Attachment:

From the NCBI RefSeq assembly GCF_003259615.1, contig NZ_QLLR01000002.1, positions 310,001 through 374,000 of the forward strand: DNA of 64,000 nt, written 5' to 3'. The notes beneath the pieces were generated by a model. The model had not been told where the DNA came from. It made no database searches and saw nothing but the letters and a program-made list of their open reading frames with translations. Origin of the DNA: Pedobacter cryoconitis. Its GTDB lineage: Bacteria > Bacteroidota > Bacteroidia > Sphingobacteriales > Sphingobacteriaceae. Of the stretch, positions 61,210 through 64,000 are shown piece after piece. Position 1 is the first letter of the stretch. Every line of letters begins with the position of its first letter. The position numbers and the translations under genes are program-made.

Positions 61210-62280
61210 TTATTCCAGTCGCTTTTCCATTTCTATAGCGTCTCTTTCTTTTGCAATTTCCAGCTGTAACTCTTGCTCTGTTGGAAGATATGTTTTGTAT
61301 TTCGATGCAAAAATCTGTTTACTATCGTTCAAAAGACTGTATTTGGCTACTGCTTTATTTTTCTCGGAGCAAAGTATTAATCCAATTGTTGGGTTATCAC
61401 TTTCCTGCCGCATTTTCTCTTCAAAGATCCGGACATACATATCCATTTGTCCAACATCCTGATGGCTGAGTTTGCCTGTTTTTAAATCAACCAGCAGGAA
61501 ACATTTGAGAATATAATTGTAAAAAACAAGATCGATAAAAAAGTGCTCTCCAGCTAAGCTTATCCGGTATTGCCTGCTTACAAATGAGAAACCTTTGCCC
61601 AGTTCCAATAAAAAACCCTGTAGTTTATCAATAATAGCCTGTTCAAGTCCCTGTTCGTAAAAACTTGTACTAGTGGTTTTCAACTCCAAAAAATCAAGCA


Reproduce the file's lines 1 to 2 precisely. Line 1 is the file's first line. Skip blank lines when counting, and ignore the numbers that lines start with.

From the NCBI RefSeq assembly GCF_003259615.1, contig NZ_QLLR01000002.1, positions 310,001 through 374,000 of the forward strand: DNA of 64,000 nt, written 5' to 3'. The notes beneath the pieces were generated by a model. The model had not been told where the DNA came from. It made no database searches and saw nothing but the letters and a program-made list of their open reading frames with translations. Origin of the DNA: Pedobacter cryoconitis. Its GTDB lineage: Bacteria > Bacteroidota > Bacteroidia > Sphingobacteriales > Sphingobacteriaceae. Of the stretch, positions 61,210 through 64,000 are shown piece after piece. Position 1 is the first letter of the stretch. Every line of letters begins with the position of its first letter. The position numbers and the translations under genes are program-made.

Positions 61210-62280